#### [SOLVED] Characterizing Hessians among symmetric bilinear tensors

I apologize in advance if this is somewhat elementary, but:

Let $$(M,g)$$ be a compact Riemannian manifold. Is there a "characterization" of which symmetric bilinear tensors $$B\in Sym^2(M)$$ are Hessians of functions $$f\colon M\to \mathbb R$$?

In other words, for which $$B\in Sym^2(M)$$ there exists $$f\colon M\to\mathbb R$$ such that $$B(X,Y)=Hess \ f(X,Y)$$, where $$Hess\ f(X,Y)=g(\nabla_X \nabla f,Y)=X(Y(f))-\mathrm df(\nabla_X Y)$$?

Obviously, since $$M$$ is assumed compact, any continuous function will attain a min and a max, so a symmetric bilinear form that is a candidate to Hessian cannot be definite. This maybe pretty naive, but I cannot think of any other property that distinguishes Hessians among bilinear symmetric tensors in this context... For example, it doesn't seem to be the case that $$B$$ has to be parallel, or satisfy any other sort of similar "nice" conditions.

Note that even if we impose the extra condition that $$B$$ is the Hessian of a Morse function, I don't quite see if the topology of $$M$$ will impose any properties on $$B$$ via Morse theory, since $$B$$ does not know if it is at a (future) critical point or not, right? #### @Robert Bryant 2013-03-05 18:02:35

There are local conditions, but they typically involve the curvature tensor of the underlying metric. For example, if the metric is flat, so that one can choose orthonormal coordinates $x_i$ in which the covariant derivatives are the ordinary derivatives, then the condition that a quadratic form $H = h_{ij}\ dx_idx_j$ be a Hessian is just that $$\frac{\partial h_{ij}}{\partial x_k} = \frac{\partial h_{ik}}{\partial x_j} \ .$$ This is an overdetermined system, and, if it is satisfied, there are solutions $f$ of $$\frac{\partial^2 f}{\partial x_i\partial x_j} = h_{ij}$$ and they are uniquely determined (locally) up to the addition of a function linear in the $x_i$.

In the more general case, one has local conditions in terms of the curvature of $g$, so the answer is more complicated (and more interesting). I calculate using moving frames (see below at the end for the 'Nomizu-style' interpretation), so I would explain it this way:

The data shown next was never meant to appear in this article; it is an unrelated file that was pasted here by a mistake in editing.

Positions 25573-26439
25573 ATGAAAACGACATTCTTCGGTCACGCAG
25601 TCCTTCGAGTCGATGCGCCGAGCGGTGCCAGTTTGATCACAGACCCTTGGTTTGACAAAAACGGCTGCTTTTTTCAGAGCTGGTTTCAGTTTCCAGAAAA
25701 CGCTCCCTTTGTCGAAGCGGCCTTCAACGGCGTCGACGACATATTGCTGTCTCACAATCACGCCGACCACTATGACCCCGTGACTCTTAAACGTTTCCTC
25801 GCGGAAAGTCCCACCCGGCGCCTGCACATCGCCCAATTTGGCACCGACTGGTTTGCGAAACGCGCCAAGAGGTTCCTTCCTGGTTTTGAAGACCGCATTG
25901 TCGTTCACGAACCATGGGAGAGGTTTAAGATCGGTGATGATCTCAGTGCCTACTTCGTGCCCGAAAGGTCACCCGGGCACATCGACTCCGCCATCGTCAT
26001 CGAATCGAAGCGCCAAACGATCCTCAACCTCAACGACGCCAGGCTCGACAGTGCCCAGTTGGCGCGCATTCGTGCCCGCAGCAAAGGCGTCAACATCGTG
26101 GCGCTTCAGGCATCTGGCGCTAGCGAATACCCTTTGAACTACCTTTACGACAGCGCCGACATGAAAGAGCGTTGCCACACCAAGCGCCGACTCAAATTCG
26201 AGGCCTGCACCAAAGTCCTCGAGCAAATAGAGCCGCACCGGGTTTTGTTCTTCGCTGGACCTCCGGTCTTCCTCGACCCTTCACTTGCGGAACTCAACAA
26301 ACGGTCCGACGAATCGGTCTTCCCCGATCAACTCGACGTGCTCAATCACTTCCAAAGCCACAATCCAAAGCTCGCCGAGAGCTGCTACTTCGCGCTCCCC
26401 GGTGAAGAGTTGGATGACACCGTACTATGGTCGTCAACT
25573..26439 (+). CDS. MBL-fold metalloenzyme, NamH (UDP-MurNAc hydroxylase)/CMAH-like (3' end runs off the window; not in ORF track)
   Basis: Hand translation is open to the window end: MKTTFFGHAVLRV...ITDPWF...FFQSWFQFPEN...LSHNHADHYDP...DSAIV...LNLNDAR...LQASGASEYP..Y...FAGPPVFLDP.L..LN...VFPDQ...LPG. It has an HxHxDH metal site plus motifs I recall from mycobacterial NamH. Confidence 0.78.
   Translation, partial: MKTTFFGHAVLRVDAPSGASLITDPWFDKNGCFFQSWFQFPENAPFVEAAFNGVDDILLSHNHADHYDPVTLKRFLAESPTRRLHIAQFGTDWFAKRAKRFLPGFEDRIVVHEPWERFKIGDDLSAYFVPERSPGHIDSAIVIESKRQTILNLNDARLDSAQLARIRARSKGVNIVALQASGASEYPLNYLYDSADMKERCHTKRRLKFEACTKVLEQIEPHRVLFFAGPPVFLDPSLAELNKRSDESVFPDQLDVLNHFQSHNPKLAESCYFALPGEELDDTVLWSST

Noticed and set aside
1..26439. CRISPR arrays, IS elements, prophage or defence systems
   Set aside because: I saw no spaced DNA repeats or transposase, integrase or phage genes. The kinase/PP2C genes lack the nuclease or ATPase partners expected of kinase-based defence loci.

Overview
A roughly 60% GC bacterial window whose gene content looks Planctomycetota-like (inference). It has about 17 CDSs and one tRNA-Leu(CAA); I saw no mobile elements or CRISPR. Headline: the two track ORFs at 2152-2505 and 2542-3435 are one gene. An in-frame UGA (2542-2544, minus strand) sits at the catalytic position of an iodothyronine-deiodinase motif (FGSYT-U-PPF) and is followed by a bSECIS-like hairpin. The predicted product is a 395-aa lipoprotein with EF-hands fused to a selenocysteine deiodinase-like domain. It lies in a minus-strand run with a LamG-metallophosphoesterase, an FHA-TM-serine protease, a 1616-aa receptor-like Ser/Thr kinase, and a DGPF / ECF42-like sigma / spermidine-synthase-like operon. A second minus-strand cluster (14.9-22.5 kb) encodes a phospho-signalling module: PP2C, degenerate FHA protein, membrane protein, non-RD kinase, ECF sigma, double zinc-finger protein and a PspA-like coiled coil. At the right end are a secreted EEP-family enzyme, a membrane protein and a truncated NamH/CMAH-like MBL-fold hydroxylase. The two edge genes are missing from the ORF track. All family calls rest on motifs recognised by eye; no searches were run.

Let $g = {\omega_1}^2 +\cdots + {\omega_n}^2$ be the expression of $g$ in a local orthonormal coframing $\omega$. There will exist unique $1$-forms $\theta_{ij}=-\theta_{ji}$ so that (using the summation convention) $d\omega_i = -\theta_{ij}\wedge\omega_j$. (These are the first structure equations.)

If $f$ is a function defined in the domain of the coframing, one will have $$df = f_i\ \omega_i \qquad\text{and}\qquad df_i = -\theta_{ij}\ f_j + f_{ij}\ \omega_j$$ and, by definition, $\mathrm{Hess}_g(f) = f_{ij}\ \omega_i{\circ}\omega_j$.

To determine whether a given symmetric quadratic form $H = h_{ij}\ \omega_i{\circ}\omega_j$ can be written as $H = \mathrm{Hess}_g(f)$ for some $f$, one computes the exterior derivative of the equations $df_i = -\theta_{ij}\ f_j + h_{ij}\ \omega_j$ and finds that one must have $$h_{ikl}-h_{ilk} = -R_{ijkl}\ f_j\ , \tag{1}$$ where $dh_{ij} = -\theta_{ik}\ h_{kj} + \theta_{kj}\ h_{ik} + h_{ijk}\ \omega_k$ and the $R_{ijkl}=-R_{ijlk}$ are the components of the Riemann curvature tensor in this coframing, as defined by the second structure equations $$d\theta_{ij} = -\theta_{ik}\wedge\theta_{kj} + \tfrac12\ R_{ijkl}\ \omega_k\wedge\omega_l\ .$$

The system (1) gives necessary conditions for $f$ to exist, since, in most cases, it completely determines the only possible functions $f_i$ that could be its derivatives in this coframing.